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Report: Biden to reverse US recognition of Golan as 'Israeli territory'

US Rep. Ilhan Omar (D-MN) (L) talks with Speaker of the House Nancy Pelosi (D-CA) during a rally with fellow Democrats before voting on H.R. 1, or the People Act, on the East Steps of the US Capitol on March 08, 2019 in Washington, DC. (AFP photo)
In this file picture, an Israeli soldier stands beside tanks in the occupied Golan Heights on May 10, 2018.

The Biden administration is walking back on Donald Trump’s recognition of the occupied Syrian Golan Heights as "Israeli territory", in what Republicans have described as a significant blow to the Tel Aviv regime, a report says. 

A State Department official, speaking on condition of anonymity, alleged in remarks to the Washington Free Beacon website that the territory belongs to no one, and its control could change depending on the region's ever-shifting dynamics.

Back in February, Secretary of State Antony Blinken first raised questions about the Biden administration's view on the matter. At the time, Blinken would only say the Golan Heights “remains of real importance to Israel's security,” but that its formal status remained unclear. 

Israel seized the Golan Heights from Syria in the closing stages of its 1967 Six-Day War on Arab countries, which also saw the regime occupy the Palestinian territories of the West Bank, East Jerusalem al-Quds and the Gaza Strip.

Tel Aviv unilaterally annexed the Golan Heights in 1981 in a move not recognized internationally.

Syria has repeatedly reaffirmed its sovereignty over the Golan Heights, saying the territory must be completely restored to its control.

In March 2019, Trump signed a decree recognizing Israeli “sovereignty” over the occupied Golan during a meeting with then Israeli prime minister Benjamin Netanyahu in Washington.

Former US secretary of state Mike Pompeo, who was central to formulating and advancing the Trump administration's decision on the Golan Heights, told the Free Beacon that the Biden administration was jeopardizing Israel's security.

David Milstein, former special assistant to the US ambassador to Israel under Trump, also said the reversal signaled “an unconscionable betrayal of our close ally Israel.”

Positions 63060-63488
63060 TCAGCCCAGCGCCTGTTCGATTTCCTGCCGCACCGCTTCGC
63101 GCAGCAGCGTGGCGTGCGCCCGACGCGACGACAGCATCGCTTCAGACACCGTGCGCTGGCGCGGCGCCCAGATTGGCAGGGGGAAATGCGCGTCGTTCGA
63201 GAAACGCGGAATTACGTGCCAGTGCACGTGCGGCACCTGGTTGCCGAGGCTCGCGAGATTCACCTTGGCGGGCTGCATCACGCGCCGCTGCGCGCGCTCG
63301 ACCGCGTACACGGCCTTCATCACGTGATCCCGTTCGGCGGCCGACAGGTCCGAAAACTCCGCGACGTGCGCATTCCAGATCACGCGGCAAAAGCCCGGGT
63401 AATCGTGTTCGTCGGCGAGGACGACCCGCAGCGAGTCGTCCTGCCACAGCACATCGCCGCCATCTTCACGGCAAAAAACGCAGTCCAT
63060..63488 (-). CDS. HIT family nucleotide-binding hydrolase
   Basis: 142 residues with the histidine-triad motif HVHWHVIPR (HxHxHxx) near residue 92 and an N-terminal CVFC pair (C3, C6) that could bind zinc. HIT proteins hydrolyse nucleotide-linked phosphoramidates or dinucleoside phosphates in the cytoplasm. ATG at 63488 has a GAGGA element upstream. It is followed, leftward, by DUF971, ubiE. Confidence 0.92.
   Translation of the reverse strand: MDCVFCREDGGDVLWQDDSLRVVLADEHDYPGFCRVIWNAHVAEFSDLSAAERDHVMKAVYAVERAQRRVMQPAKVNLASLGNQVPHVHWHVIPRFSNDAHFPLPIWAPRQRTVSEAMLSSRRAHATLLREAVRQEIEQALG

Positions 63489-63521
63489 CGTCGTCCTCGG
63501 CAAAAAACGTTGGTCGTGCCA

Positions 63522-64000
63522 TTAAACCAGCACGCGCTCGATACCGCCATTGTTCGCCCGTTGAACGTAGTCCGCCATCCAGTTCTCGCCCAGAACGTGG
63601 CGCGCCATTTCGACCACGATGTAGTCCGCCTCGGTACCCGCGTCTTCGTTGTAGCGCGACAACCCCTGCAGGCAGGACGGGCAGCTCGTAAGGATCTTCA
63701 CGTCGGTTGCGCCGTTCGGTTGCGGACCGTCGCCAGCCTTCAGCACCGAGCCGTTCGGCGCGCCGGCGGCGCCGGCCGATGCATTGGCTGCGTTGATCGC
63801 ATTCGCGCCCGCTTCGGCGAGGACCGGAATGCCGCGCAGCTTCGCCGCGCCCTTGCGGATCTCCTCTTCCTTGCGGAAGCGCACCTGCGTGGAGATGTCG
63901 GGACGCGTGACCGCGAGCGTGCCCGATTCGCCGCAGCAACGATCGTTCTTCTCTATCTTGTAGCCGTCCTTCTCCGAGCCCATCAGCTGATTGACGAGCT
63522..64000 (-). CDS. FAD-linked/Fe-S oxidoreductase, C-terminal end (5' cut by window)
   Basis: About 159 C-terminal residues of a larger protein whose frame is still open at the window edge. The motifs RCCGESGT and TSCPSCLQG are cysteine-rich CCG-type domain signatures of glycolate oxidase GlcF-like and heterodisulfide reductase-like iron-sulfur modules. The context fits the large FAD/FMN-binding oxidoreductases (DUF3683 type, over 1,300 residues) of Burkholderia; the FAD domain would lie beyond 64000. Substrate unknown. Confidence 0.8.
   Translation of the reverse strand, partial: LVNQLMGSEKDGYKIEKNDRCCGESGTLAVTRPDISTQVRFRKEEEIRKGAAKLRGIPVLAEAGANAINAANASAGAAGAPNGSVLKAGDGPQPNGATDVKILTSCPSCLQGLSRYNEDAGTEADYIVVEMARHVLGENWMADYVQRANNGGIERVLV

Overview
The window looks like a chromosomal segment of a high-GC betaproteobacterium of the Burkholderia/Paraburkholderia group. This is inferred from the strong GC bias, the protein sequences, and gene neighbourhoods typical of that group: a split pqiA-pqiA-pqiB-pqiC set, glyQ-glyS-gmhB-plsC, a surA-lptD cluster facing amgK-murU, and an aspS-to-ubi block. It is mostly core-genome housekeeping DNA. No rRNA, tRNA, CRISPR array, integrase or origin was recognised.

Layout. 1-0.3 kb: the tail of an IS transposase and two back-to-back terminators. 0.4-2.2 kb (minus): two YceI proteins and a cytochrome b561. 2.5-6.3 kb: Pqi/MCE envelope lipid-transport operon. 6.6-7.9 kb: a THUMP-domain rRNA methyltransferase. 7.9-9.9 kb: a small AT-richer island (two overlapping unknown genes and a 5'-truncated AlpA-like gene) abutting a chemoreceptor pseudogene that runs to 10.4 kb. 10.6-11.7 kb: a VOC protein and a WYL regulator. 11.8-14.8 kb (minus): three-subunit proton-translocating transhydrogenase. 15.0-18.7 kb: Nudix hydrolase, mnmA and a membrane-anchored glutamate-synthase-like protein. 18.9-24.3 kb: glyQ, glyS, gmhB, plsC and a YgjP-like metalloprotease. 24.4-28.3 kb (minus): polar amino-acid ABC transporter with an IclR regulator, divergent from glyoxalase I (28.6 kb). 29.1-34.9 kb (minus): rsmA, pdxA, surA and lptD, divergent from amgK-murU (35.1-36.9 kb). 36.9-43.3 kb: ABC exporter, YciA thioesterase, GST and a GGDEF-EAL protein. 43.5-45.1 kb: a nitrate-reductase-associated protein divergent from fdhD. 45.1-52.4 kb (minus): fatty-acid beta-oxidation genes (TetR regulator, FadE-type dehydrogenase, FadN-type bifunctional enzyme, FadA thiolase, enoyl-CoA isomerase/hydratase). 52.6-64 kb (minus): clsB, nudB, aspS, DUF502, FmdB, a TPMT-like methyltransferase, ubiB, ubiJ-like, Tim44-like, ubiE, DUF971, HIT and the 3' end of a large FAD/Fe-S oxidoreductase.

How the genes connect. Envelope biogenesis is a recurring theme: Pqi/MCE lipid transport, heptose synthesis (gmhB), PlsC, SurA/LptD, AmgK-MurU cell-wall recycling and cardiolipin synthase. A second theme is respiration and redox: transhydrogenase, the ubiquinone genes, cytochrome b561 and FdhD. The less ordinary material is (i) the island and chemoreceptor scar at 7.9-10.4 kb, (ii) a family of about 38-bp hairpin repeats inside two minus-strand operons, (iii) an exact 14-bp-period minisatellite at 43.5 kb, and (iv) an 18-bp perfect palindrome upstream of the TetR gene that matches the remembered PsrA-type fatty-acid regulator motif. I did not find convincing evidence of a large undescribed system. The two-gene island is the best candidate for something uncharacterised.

“Our allies depend upon the United States keeping its commitments,” Milstein told the Free Beacon. “But now Secretary Blinken has re-injected the dangerous and delusional idea the US could support pressuring Israel to give up the Golan Heights in the future.”

Honduras opens embassy in Jerusalem al-Quds

On Thursday, Honduras transferred its embassy in Israel from Tel Aviv to the occupied Jerusalem al-Quds, breaking a decades-long policy of neutrality in the Israeli-Palestinian conflict.

Honduran President Juan Orlando Hernandez and Israel’s new prime minister Naftali Bennett signed several bilateral cooperation agreements on Thursday to mark the occasion.

Israel’s new prime minister Naftali Bennett (L) and Honduras President Juan Orlando Hernandez inaugurate the Honduran embassy in occupied Jerusalem al-Quds on June 24, 2021. 

Israel is set to open a diplomatic office in Honduran capital of Tegucigalpa.

The Central American nation became the fourth country to follow the US move under Trump to relocate its chief diplomatic mission in Israel from Tel Aviv to Jerusalem al-Quds. The other two states are Guatemala and Kosovo.

Trump sparked controversy by officially recognizing Jerusalem al-Quds as the Israeli ‘capital’ in December 2017, before moving the US embassy there from Tel Aviv in May 2018.

Guatemala and Paraguay later followed in Washington’s footstep, before the latter reversed its decision after just four months.

Israel lays claim to the entire Jerusalem al-Quds, but the international community views the city’s eastern sector as occupied territory and Palestinians consider it the capital of their future state.


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